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Cuba Holiday - Transport Options When in Cuba
A Cuba holiday is like taking a trip back in time. The buildings are breathtakingly beautiful although many are still in ruin and the people are "cool," happy and relaxed. You feel like you are in an old movie set when on the street looking at transport which ranges from horse and cart to superbly restored old classic cars.
Here are the main transport options for those traveling while on a Cuba holiday along with a few tips:
Cuba by tourist bus:
It is easy to travel around Cuba by tourist bus, particularly between the key cities and towns of interest to travelers. Services operate to Cienfuegos, Pinar del Rio, Vinales, Santa Clara, Santiago de Cuba, Trinidad, Varadero, Holguin and Habana.
Essentially there are two operators, Viazul and Transtur. There isn’t much difference in the price or service level. The key difference is that you can arrange for Transtur to pick you up and drop you off at centrally located hotels.
With Viazul you need to get to a bus depot and will be dropped off at the bus stop at your destination.
On first thought you might be tempted to elect to travel with Transtur because of ease of being picked up at your hotel. However, it can be less convenient. Once my bus arrived to pick me up 1 ½ hours after the scheduled pick up time simply because of the number of people they needed to pick up first. It was a very long wait in the searing sun. However, other times this worked for me. I recommend checking the location of the depot to your hotel and then deciding.
If, at the destination, you are the first one or two to be dropped off then that’s a great outcome.
Some buses have toilets and some not. Generally the buses are reliable, comfortable and air conditioned which may or may not work.
Bookings: Infotour sells tickets to many Cuban activities, including bus tickets. They also provide general information to tourists. Many hotels have tour desks and you can book there. You can book at the bus stations. If you are staying in a Casa Particulares (homes of locals) your host will be able to book the bus, particularly if your Spanish is rusty.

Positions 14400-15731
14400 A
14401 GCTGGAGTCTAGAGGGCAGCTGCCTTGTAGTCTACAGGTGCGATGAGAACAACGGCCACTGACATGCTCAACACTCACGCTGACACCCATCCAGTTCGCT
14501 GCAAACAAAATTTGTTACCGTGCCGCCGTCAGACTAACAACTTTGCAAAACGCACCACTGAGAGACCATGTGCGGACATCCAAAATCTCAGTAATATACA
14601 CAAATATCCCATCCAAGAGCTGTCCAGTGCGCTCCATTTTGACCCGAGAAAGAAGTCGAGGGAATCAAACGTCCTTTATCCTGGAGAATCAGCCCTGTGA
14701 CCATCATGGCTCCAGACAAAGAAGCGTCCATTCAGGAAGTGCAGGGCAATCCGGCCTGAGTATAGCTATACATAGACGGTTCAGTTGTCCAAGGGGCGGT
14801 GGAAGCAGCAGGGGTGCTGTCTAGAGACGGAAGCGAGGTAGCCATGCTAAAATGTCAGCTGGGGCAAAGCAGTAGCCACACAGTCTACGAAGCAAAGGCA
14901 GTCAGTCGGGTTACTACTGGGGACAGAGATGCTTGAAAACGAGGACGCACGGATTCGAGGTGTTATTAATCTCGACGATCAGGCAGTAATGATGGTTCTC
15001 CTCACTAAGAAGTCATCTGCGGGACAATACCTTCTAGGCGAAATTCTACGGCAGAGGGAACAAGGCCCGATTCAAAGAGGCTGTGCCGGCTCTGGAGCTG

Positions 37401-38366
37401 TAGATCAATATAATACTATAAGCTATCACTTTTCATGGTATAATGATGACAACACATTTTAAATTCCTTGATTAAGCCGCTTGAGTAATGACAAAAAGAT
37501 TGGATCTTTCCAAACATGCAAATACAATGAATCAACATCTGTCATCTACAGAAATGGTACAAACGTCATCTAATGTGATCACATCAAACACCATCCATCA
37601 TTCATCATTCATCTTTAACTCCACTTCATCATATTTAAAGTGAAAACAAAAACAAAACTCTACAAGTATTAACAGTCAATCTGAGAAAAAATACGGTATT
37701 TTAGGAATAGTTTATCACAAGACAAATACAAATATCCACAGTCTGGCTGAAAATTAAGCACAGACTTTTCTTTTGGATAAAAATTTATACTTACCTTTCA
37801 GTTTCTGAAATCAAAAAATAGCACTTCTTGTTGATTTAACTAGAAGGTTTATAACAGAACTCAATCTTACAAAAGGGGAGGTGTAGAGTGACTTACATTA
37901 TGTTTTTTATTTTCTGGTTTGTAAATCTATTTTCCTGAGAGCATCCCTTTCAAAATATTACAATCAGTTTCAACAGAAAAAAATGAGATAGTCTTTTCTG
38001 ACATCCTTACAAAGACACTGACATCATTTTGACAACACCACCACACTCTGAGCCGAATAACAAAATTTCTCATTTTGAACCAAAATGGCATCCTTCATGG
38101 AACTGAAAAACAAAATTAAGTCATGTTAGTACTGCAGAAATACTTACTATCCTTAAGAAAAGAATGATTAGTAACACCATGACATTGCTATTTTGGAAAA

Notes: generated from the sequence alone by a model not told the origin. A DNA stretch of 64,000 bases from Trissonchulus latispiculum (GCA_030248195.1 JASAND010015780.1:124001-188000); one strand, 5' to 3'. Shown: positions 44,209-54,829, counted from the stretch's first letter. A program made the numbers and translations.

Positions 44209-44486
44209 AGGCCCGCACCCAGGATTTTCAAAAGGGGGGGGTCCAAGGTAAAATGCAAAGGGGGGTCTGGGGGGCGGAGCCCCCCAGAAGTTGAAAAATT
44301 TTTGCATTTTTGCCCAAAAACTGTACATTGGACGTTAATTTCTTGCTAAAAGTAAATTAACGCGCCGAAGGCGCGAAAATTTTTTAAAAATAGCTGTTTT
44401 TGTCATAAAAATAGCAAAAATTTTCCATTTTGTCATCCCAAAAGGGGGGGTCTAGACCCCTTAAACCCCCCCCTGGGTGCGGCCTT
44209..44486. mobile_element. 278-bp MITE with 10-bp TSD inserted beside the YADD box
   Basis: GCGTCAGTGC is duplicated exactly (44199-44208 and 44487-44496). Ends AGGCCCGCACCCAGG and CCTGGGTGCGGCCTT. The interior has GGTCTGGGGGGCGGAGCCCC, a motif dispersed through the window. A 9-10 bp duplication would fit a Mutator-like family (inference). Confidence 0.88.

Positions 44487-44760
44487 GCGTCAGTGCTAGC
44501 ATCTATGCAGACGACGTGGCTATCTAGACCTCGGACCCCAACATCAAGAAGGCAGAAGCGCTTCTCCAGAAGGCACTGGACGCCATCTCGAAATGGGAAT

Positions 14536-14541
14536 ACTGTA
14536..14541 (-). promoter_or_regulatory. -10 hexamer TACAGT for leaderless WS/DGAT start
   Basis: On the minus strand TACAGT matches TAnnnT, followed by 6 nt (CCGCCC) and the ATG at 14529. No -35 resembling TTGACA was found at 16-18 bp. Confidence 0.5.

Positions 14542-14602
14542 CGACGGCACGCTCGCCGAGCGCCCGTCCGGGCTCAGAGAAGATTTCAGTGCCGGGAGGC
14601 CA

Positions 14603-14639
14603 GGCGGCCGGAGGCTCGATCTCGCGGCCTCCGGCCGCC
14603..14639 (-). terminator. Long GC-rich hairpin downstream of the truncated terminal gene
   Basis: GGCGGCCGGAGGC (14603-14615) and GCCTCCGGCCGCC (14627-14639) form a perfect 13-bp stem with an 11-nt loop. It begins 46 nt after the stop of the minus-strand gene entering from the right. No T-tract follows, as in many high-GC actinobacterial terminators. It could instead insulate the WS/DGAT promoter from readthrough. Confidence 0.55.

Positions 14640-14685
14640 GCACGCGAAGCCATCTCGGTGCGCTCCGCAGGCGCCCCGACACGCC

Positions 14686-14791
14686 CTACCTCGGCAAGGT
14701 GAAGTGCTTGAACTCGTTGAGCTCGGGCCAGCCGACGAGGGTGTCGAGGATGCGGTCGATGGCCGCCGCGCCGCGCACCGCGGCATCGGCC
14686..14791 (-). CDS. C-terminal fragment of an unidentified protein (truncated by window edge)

Cuba by train:
Cuba has an extensive track network, however, it is a little antiquated. You need patience to travel this way though because the trains often run late. Main routes for travelers are Habana to Santiago de Cuba and Habana to Santa Clara.
Tickets for foreigners must be paid in convertible pesos. In Habana you can purchase tickets at the station.
Tourist day trips operate to Valle de los Ingenios by train. This interesting day trip is out of Trinidad and will take you, slowly, to the site of sugar mills. The area has a chequered history the sugar trade used slaves.
The steam train is old, the sides of the carriages are open and the seats wooden.
However, it is a most interesting trip through the countryside to the pretty valley.
Tickets are available from any one of a number of tourist desks in Trinidad. Take care you leave plenty of time to get to the station though. I was told to take a particular road and at the T junction turn right and walk until I saw a pink building. Perhaps it was lost in translation because I should have turned left and the building was aqua!
The Hershey electric railway also operates a scenic trip. Built in 1917 by the Hershey Chocolate Company during the years they operated here. It runs five times a day between Habana and Mantanzas.
Tickets are available at the station.
Cuba by Air:
When on your Cuba holiday it is possible to travel by air within the country. The local airline Cubana de Aviacion operates flights between Habana, Baracoa, Bayamo, Camaguey, Cayo Largo del Sur, Ciego de Avila, Guantanamo, Holguin, Isla de la Juventud, Manzaillo, Moa and Santiago de Cuba.
Tickets are available at many hotel tour desks and at travel agencies. My guide book said that you can’t buy open jaw tickets but as I traveled overland, I am unable to confirm that.
Cuba by rental car:
Rental cars are readily available and many are modern and in good condition.